starstarstarstarstar
  • Genetics and privacy, Global plastic, Great Ape Dictionary, Ocean Discovery X Prize

    · BBC Inside Science

    Should our genomes be private? Professors Tim Hubbard and Nils Hoppe join Adam Rutherford to discuss concerns about data security and privacy of our genetic data. Once our DNA has been extracted, sequenced and stored as a digital file, what is done with it, who gets to see it and what say do we have in all this? Back in the 1950's at the dawn of the new plastic age, its everlasting properties were a major selling point. Now, we're dealing with escalating plastic pollution and bulging landfill. But how much plastic are we dealing with? Dr. Roland Geyer has calculated the production, use and fate of all plastics ever made.Chimpanzees are very communicative animals: they tend to use gestures foremost with vocalisation just to emphasise the flick of a wrist or a stretch of the hand. In an attempt to get a grasp on why, and how, we humans made the shift from gesture-led communication to talking, we need to see how well we can decipher our ape relatives. A new online study called the 'Great Ape Dictionary' wants you to have a go.The bottom of our seas remains a mysterious other world. Yet, adventuring into the deep depths of the ocean is a major challenge, which is probably why only 5% of it has ever been explored - even though it covers more than 70% of our planet. So to start learning more about our own planet, the Shell Ocean Discovery XPRIZE is awarding a total of $7 million to teams that develop autonomous, unmanned vehicles to map and image the bottom of the seas. Dr Jyotika Virmani tells Adam why ocean exploration is so important, and why it tends to take a backseat to adventuring into space.Presented by Adam RutherfordProduced by Fiona Roberts.

    starstarstarstarstar
  • Genetic testing; Pugs on treadmills; Frankenstein

    · BBC Inside Science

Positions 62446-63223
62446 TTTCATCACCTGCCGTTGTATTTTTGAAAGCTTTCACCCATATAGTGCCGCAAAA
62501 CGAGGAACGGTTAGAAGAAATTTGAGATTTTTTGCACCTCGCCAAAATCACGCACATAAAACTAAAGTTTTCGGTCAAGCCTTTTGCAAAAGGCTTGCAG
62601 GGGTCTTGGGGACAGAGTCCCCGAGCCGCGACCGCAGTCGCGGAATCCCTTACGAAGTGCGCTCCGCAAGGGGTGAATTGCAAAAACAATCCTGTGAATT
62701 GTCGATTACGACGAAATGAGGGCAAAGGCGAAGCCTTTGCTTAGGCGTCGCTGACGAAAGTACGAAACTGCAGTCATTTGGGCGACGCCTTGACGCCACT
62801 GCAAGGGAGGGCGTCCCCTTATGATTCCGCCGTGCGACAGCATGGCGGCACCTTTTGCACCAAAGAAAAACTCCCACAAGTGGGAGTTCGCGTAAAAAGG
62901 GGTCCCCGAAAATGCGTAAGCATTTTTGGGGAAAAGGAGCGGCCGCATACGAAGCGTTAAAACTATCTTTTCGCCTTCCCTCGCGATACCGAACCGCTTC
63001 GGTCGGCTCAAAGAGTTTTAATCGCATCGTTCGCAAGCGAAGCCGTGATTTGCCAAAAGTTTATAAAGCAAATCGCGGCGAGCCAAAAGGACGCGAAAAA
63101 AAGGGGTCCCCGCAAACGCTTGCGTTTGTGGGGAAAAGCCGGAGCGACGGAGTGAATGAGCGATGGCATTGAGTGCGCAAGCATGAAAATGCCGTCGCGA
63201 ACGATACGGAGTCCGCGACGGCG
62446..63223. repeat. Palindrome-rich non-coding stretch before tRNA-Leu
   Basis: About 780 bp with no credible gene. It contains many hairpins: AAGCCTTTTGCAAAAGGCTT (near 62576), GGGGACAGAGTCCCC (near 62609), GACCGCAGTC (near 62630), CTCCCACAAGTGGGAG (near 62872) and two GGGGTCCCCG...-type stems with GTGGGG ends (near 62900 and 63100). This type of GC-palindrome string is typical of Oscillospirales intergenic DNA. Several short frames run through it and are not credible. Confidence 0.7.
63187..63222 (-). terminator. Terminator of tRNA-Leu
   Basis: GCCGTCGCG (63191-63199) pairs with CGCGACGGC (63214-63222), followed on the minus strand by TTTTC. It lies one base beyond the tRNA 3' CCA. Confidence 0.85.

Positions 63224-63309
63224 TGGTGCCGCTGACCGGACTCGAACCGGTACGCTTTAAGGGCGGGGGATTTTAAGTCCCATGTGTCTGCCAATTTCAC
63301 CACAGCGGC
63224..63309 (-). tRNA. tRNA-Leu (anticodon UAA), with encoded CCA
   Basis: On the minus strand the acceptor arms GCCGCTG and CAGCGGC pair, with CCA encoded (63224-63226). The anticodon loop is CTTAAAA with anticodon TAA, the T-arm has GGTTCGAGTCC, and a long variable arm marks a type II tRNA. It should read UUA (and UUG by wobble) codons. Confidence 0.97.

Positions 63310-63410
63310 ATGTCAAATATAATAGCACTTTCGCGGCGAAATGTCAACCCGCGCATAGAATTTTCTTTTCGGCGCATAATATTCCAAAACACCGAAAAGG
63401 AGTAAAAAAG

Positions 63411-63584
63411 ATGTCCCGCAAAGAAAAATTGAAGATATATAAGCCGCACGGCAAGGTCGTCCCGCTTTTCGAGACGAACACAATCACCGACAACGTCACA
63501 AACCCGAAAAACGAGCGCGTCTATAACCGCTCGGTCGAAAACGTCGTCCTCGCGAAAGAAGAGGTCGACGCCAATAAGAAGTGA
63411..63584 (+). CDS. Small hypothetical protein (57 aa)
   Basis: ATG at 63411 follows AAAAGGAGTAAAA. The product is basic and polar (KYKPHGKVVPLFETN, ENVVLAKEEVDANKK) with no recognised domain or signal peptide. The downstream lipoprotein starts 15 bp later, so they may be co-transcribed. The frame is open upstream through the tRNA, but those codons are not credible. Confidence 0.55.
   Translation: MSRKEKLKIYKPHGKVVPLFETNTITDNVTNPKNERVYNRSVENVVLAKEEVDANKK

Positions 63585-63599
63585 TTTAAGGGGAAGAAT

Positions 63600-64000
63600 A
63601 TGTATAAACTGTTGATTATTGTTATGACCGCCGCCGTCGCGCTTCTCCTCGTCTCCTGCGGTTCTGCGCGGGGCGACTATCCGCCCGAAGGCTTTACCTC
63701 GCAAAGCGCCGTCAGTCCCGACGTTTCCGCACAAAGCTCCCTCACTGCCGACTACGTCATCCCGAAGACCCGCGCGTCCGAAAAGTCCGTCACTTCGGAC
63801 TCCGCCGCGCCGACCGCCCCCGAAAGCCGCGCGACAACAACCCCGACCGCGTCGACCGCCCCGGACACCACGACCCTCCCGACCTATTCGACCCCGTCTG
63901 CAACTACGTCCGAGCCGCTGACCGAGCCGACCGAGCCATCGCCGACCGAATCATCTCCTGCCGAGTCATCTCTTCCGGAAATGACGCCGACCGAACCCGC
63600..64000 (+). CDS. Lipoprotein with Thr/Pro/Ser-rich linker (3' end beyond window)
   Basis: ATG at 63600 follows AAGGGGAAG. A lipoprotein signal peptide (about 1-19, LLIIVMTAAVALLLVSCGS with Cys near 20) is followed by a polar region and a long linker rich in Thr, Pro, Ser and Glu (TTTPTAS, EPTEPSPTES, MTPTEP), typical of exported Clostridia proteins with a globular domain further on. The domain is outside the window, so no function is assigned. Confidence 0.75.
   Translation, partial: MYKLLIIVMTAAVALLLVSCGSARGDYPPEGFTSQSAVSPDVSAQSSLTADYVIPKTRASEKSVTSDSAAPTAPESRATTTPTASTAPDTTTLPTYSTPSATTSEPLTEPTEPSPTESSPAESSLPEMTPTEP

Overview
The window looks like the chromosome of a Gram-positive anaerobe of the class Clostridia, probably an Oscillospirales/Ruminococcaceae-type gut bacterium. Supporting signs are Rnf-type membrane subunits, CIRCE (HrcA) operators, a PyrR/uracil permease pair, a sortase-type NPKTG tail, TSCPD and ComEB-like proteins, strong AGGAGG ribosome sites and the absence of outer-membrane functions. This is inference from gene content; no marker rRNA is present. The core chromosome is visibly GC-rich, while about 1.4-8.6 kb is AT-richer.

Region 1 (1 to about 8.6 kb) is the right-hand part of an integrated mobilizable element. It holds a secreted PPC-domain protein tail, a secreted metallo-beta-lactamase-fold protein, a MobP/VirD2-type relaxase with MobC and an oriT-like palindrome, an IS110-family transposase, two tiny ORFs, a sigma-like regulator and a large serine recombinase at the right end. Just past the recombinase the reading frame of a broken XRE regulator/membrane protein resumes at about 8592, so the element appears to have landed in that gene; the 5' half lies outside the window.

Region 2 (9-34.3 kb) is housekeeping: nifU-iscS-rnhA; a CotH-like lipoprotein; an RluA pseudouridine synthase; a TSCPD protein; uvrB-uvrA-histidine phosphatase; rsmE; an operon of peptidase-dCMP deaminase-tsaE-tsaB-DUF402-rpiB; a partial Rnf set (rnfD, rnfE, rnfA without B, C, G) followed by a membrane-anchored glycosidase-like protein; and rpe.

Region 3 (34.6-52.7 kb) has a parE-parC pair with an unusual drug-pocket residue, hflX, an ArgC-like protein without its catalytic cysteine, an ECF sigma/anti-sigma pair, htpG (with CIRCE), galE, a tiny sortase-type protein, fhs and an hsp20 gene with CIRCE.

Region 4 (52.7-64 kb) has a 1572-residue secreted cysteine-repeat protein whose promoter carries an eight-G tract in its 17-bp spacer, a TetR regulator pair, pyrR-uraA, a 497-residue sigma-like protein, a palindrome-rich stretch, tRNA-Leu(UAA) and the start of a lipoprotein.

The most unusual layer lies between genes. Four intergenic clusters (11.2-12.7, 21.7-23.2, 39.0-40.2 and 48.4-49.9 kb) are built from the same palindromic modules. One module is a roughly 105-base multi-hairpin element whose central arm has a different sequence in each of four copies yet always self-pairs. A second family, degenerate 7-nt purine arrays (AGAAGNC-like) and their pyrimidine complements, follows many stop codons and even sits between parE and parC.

What can genome science do for you? Chief Medical officer Dame Sally Davies recently published her annual report, issuing a plea for a revolution in the use of genetic information in the NHS. She wants DNA tests to be as routine as biopsies or blood tests. Adam chats to geneticist Ewan Birney, head of the European Bioinformatics Institute in Hinxton, about the potential uses and limitations of genetic testing.Pugs are set to become Britain's most popular breed in the next couple of years. Together with similar dogs, like bulldogs and Frenchies, they are classed 'brachycephalic', having short snouts and compact skulls which makes them susceptible to a breathing problems. Veterinary surgeon Jane Ladlow has studied 1,000 dogs to improve their health today and in future generations. Reporter Graihagh Jackson went to visit the team at Cambridge Veterinary School.To mark the forthcoming 200th anniversary of the publication of Frankenstein, a new edition has been created especially for scientists and engineers. Adam talks to editor David Guston, from Arizona State University about the lessons this cautionary tale contains for science today.Presenter: Adam RutherfordProducer: Michelle Martin.

    starstarstarstarstar
  • Neonics dispute, Hygenic bees, Hip-hop MRI

    · BBC Inside Science